A STRIKING exhibition in the gigantic roof space of Salts Mill highlights how textiles are used to create innovative products from heart valves and new knee cartilage to high tech bicycles.

Using film, photograph, artefacts and dance, Weaving the Future showcases textiles past, present and future. Wool and cotton fuelled the world’s first industrial revolution - now a vast array of fibres are driving a new revolution.

The exhibition - opening on Friday as the flagship arts event of Saltaire Festival - shows how the innovative spirit that once powered the textile industry is alive and well in the skills of people working with wool, cotton and other fibres, adapting traditional methods and machinery to make distinctive goods for global markets.

Photographs by Tim Smith are printed on woven textiles, and a film he has produced with Chris Squire is projected onto layered fabrics.


The film sees Balbir Singh Dance and Bradford-based Dance United Yorkshire’s Gradient Company performing movements inspired by mill workers and machinery, interwoven with footage of textile processes and a soundtrack of industrial recordings mixed with music made in response to rhythms of textile machinery.

The exhibition features businesses including Abraham Moon & Sons in Guiseley, founded in 1837, one of the UK’s few remaining vertical mills, which takes in raw products such as wool and produces finished goods; Harrison Gardner and Company in Bradford, dyers for carpets, handknitting and hosiery, established in 1901; Wyedean Weaving in Haworth, producing decorative braids used for military uniforms worldwide, and worn by the Royal family; Haworth Scouting Company and Laxtons Limited in Bradford.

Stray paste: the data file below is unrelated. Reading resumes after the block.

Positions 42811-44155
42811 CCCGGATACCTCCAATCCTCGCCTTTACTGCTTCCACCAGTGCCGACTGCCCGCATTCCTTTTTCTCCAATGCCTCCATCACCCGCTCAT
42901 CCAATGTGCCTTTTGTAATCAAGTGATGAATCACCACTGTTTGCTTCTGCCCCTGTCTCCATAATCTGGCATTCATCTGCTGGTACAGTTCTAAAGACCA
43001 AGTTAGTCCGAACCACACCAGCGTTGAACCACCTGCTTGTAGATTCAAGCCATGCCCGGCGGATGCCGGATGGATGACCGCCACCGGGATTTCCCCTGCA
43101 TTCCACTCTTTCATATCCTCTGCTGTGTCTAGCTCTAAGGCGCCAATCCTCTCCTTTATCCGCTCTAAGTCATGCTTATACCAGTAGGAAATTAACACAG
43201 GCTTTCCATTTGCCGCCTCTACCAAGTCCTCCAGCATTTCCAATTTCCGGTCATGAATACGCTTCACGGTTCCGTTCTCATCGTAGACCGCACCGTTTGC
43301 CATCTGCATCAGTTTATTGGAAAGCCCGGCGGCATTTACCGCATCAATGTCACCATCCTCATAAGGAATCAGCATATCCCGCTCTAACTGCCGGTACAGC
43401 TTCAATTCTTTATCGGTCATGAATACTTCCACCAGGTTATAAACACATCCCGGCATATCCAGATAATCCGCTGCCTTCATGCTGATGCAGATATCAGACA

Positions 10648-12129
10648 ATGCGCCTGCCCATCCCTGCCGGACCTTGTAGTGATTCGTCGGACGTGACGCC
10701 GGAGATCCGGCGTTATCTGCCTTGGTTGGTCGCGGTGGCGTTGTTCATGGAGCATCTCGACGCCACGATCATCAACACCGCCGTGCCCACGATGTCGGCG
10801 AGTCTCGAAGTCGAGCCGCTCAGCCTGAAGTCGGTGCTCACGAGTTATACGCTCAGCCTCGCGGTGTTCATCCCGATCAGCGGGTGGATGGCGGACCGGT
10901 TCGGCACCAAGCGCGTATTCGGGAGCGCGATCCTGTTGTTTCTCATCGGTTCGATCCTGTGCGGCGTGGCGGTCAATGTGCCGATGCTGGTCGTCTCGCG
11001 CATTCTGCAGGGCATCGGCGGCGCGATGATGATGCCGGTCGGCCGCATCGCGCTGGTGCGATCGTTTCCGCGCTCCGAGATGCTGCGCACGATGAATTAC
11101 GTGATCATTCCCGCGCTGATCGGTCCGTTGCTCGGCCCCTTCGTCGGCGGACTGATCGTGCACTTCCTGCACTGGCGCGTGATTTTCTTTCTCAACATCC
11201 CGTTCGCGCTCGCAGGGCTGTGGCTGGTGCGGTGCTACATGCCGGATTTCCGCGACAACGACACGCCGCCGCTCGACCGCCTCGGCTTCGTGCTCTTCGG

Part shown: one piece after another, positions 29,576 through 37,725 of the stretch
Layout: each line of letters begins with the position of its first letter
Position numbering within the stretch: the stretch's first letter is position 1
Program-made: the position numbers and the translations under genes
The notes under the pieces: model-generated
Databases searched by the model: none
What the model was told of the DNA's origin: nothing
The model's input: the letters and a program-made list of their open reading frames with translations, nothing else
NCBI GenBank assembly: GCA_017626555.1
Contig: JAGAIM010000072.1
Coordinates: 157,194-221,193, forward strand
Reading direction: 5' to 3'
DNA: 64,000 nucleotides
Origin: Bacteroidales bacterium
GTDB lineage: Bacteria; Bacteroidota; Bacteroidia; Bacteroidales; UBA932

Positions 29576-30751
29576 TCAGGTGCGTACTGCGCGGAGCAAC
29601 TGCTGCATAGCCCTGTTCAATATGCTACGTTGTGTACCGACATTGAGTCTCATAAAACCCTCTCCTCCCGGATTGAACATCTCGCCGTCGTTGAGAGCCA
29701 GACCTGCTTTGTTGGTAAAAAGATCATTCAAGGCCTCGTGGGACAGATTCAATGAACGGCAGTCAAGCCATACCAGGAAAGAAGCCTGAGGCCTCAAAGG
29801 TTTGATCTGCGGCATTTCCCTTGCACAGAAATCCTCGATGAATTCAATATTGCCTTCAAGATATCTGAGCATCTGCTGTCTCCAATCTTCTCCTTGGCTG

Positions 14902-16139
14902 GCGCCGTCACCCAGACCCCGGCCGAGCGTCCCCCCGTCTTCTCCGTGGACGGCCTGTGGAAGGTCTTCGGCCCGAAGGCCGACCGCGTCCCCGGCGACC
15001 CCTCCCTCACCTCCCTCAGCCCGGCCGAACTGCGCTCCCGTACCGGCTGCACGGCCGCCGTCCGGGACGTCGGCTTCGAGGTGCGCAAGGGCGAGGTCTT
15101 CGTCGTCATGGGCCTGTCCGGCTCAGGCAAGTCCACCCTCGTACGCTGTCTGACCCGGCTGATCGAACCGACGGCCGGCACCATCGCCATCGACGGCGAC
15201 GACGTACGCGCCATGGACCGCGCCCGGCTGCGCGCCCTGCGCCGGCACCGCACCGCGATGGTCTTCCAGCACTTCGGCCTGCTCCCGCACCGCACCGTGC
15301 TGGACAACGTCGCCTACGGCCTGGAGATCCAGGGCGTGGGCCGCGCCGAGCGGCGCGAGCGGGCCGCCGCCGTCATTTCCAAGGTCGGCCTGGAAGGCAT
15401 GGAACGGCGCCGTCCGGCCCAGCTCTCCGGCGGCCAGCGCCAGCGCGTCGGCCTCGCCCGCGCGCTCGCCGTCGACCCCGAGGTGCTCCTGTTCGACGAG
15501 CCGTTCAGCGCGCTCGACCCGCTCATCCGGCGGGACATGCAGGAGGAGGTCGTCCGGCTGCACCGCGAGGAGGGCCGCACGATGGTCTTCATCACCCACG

“Weaving the Future shows how textiles provide a knowledge base for cutting-edge research. Traditional technologies are used in new, surprising ways to develop pioneering materials for diverse industries, from aerospace to biomedical textiles,” said Mr Smith.

“It also explores how textiles were the catalyst for digital technologies. Patterns of holes punched in pattern cards were invented for looms to weave infinite patterns from coloured threads. The creation of this binary system led to early computers - the first step on a journey from woven cloth to the digital programming that drives our modern world."

Supported by the National Lottery through Arts Council England, and by Salts Mill, Saltaire Festival, Kala Sangam and the Campaign for Wool, the exhibition is at Salts Mill’s Roof Space - once the longest room in the world - September 13-22, 11am-4pm, then at weekends until October 20.